• Before ruling on the questions posed by the Bundesgerichtshof and the first and second questions posed by the Handelsgericht Wien, the Court should reopen the oral procedure pursuant to Article 61 of the Rules of Procedure and invite submissions from the Member States, the Commission, the European Parliament, and the Council on whether Articles 5 and 7 and Article 6 of Regulation (EC) No 261/2004 of the European Parliament and of the Council of 11 February 2004 establishing common rules on compensation and assistance to passengers in the event of denied boarding and of cancellation or long delay of flights, and repealing Regulation (EEC) No 295/91, inasmuch as they draw a distinction between cancellation and delay (irrespective of length), are invalid in the light of the principle of equal treatment.
In regard to the excuse of extraordinary circumstances and technical problems she re-affirmed:

  • Article 5(3) of Regulation No 261/2004 must be interpreted as meaning that a technical problem in an aircraft which leads to the cancellation of a flight is not covered by the concept of ‘extraordinary circumstances’ within the meaning of that provision, unless that problem stems from events which, by their nature or origin, are not inherent in the normal exercise of the activity of the air carrier concerned and are beyond its actual control.

Full text of opinion available here>>.

European Union: Regulation on travelling with pets

On 16 June the European Commission adopted a proposal according to which transitional animal health requirements applicable to the movement of pet animals travelling with their owners to Finland, Ireland, Malta, Sweden and the United Kingdom are to be extended until 31 December 2011. The proposal will be discussed by the European Parliament and the Council, with a view to formal adoption through the co-decision procedure.

In accordance with the current rules laid down in Regulation (EC) 998/2003 (known as the "Pet Regulation"), pet dogs, cats and ferrets travelling with their owner for non-commercial movements to another Member State must be accompanied by a passport or, when imported from a third country, by a certificate providing proof of a valid anti-rabies vaccination.

The Regulation also grants a transitional period expiring 30 June 2010 to Finland, Ireland, Malta, Sweden and the United Kingdom to make the entry of pet animals into their territory subject to compliance with certain additional requirements in relation with rabies, the tapeworm Echinococcus multilocularis or ticks (the "transitional regime").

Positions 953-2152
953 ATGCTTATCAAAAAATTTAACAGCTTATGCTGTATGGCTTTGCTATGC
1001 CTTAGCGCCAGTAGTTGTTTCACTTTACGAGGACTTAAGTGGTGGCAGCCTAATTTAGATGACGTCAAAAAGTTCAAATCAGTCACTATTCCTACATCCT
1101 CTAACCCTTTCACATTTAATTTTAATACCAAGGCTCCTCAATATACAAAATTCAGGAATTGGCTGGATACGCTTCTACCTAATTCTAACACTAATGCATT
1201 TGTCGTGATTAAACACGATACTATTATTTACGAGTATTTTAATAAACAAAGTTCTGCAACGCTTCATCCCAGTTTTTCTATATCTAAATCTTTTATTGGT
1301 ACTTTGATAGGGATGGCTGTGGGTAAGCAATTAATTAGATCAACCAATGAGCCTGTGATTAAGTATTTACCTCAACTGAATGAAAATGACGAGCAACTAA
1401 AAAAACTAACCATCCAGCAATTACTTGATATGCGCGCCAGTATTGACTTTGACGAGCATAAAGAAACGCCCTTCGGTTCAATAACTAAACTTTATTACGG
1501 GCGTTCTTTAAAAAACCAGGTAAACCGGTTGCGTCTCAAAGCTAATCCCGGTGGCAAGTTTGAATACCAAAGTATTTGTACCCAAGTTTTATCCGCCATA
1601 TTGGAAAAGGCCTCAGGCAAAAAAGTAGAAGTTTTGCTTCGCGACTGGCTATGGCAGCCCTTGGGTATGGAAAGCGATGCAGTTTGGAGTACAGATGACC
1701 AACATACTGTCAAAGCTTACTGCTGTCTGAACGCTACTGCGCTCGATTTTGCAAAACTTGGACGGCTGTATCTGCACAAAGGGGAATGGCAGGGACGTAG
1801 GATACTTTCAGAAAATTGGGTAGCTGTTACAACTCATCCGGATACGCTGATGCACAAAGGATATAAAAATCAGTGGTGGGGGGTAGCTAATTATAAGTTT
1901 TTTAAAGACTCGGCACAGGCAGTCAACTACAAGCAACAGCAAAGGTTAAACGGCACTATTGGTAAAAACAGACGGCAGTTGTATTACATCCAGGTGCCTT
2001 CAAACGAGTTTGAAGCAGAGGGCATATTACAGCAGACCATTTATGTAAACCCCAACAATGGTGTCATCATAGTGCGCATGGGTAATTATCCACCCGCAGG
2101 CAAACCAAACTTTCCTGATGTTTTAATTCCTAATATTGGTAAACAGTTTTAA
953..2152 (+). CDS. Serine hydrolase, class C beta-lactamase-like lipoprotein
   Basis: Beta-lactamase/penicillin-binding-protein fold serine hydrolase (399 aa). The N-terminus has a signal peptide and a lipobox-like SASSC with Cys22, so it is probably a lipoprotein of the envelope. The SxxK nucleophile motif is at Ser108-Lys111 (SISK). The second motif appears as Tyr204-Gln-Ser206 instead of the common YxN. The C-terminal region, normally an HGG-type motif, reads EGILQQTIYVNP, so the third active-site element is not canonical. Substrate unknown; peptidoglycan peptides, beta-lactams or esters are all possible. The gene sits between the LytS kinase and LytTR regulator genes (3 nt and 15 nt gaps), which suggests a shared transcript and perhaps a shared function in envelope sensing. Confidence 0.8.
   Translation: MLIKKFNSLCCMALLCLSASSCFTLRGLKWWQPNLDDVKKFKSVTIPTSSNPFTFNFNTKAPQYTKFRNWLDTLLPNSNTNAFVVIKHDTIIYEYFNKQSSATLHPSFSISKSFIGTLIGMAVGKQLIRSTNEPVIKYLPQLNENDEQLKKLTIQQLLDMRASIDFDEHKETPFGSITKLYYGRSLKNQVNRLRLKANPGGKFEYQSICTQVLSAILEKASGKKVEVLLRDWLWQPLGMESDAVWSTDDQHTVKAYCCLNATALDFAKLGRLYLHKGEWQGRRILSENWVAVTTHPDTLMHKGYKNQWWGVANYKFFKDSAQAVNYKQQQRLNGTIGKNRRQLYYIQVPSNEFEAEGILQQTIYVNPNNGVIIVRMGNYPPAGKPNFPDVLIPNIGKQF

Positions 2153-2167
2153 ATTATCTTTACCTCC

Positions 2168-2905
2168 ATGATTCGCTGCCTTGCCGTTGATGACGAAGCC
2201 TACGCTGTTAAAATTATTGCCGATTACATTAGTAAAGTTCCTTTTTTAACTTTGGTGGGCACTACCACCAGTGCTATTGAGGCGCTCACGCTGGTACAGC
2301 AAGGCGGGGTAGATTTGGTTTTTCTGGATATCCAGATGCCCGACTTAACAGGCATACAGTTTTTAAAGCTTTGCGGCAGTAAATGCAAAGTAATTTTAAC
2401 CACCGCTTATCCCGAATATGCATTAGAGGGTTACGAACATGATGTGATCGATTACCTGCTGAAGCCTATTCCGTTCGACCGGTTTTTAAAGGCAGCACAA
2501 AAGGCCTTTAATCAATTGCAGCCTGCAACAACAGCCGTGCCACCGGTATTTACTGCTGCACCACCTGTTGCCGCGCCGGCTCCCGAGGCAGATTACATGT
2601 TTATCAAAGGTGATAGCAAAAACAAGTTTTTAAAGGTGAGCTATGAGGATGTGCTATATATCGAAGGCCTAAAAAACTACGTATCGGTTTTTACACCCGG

The Commission considers that the conditions for moving to a fully harmonised set of rules throughout the EU that would avoid unnecessary burden for travellers are almost entirely fulfilled.

Source: European Commission, DG Health and Consumers, Health & Consumer Voice July 2009 Edition

More information at:

UK: chaos to be expected from new electronic passport checks?

The e-borders programme, which is due to be fully in force by 2014, is aimed at tackling terrorism, crime and illegal immigration and allows passenger details to be checked against watch lists. However, travel operators from the rail, shipping and travel industries told MPs that the Home Office had not consulted them properly and warned that the system could lead to unacceptable delays: Travellers could face chaos during this year's school holidays if airlines are forced to implement new electronic passport checks.

The government said the e-borders scheme was already a proven success.

But travel operators warned it could breach EU laws on data collection. And they said the flagship £750m programme to collect electronic records of everyone who enters and leaves the UK will also miss Home Office deadlines.

Source: BBCNews; find article here>>.

European Uniton: Commission alerts consumers to the importance of sun protection

At the start of the holiday season, the European Commission alerts consumers to the importance of adequate protection from the sun this summer and reminds them to look out for the clearer labelling regime on sunscreen bottles. The new labels - including a new UV-A logo or seal on bottles and a ban on misleading terms such as "sun blocker" or "total protection" - are a response to a Commission recommendation on sunscreen products adopted in September 2006. The Commission is also seeking to remind consumers that there are several reasons why sunscreen products should be only one out of a number of measures which are necessary to protect from the UV radiation of the sun.

Source: European Commission press release; find full text here>>.